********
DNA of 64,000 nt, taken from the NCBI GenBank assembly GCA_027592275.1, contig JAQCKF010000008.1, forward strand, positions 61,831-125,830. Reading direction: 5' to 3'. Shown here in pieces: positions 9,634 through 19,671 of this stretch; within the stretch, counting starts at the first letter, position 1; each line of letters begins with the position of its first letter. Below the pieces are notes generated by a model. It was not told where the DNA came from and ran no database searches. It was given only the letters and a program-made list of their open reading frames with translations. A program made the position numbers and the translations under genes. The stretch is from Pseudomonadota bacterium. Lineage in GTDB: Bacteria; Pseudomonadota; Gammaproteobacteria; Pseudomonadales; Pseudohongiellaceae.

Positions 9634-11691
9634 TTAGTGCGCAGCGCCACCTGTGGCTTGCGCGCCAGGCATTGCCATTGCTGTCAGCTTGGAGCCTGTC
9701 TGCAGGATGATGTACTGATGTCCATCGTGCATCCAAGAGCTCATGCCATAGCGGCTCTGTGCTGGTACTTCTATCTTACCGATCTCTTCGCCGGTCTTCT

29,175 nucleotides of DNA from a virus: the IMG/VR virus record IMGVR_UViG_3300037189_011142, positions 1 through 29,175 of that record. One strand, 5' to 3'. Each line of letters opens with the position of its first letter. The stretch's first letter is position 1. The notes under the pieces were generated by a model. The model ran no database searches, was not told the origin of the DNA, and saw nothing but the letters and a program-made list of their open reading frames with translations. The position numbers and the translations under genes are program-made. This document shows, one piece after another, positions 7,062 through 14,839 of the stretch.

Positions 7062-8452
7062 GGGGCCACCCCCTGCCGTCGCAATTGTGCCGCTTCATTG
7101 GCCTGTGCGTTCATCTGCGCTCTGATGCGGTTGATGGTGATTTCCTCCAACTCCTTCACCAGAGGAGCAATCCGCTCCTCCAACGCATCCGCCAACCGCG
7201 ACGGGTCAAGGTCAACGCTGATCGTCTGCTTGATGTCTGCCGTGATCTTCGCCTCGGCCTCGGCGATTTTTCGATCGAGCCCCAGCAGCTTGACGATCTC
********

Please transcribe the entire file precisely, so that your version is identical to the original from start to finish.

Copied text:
DNA of 64,000 nt, taken from the NCBI GenBank assembly GCA_027592275.1, contig JAQCKF010000008.1, forward strand, positions 61,831-125,830. Reading direction: 5' to 3'. Shown here in pieces: positions 9,634 through 19,671 of this stretch; within the stretch, counting starts at the first letter, position 1; each line of letters begins with the position of its first letter. Below the pieces are notes generated by a model. It was not told where the DNA came from and ran no database searches. It was given only the letters and a program-made list of their open reading frames with translations. A program made the position numbers and the translations under genes. The stretch is from Pseudomonadota bacterium. Lineage in GTDB: Bacteria; Pseudomonadota; Gammaproteobacteria; Pseudomonadales; Pseudohongiellaceae.

Positions 9634-11691
9634 TTAGTGCGCAGCGCCACCTGTGGCTTGCGCGCCAGGCATTGCCATTGCTGTCAGCTTGGAGCCTGTC
9701 TGCAGGATGATGTACTGATGTCCATCGTGCATCCAAGAGCTCATGCCATAGCGGCTCTGTGCTGGTACTTCTATCTTACCGATCTCTTCGCCGGTCTTCT

29,175 nucleotides of DNA from a virus: the IMG/VR virus record IMGVR_UViG_3300037189_011142, positions 1 through 29,175 of that record. One strand, 5' to 3'. Each line of letters opens with the position of its first letter. The stretch's first letter is position 1. The notes under the pieces were generated by a model. The model ran no database searches, was not told the origin of the DNA, and saw nothing but the letters and a program-made list of their open reading frames with translations. The position numbers and the translations under genes are program-made. This document shows, one piece after another, positions 7,062 through 14,839 of the stretch.

Positions 7062-8452
7062 GGGGCCACCCCCTGCCGTCGCAATTGTGCCGCTTCATTG
7101 GCCTGTGCGTTCATCTGCGCTCTGATGCGGTTGATGGTGATTTCCTCCAACTCCTTCACCAGAGGAGCAATCCGCTCCTCCAACGCATCCGCCAACCGCG
7201 ACGGGTCAAGGTCAACGCTGATCGTCTGCTTGATGTCTGCCGTGATCTTCGCCTCGGCCTCGGCGATTTTTCGATCGAGCCCCAGCAGCTTGACGATCTC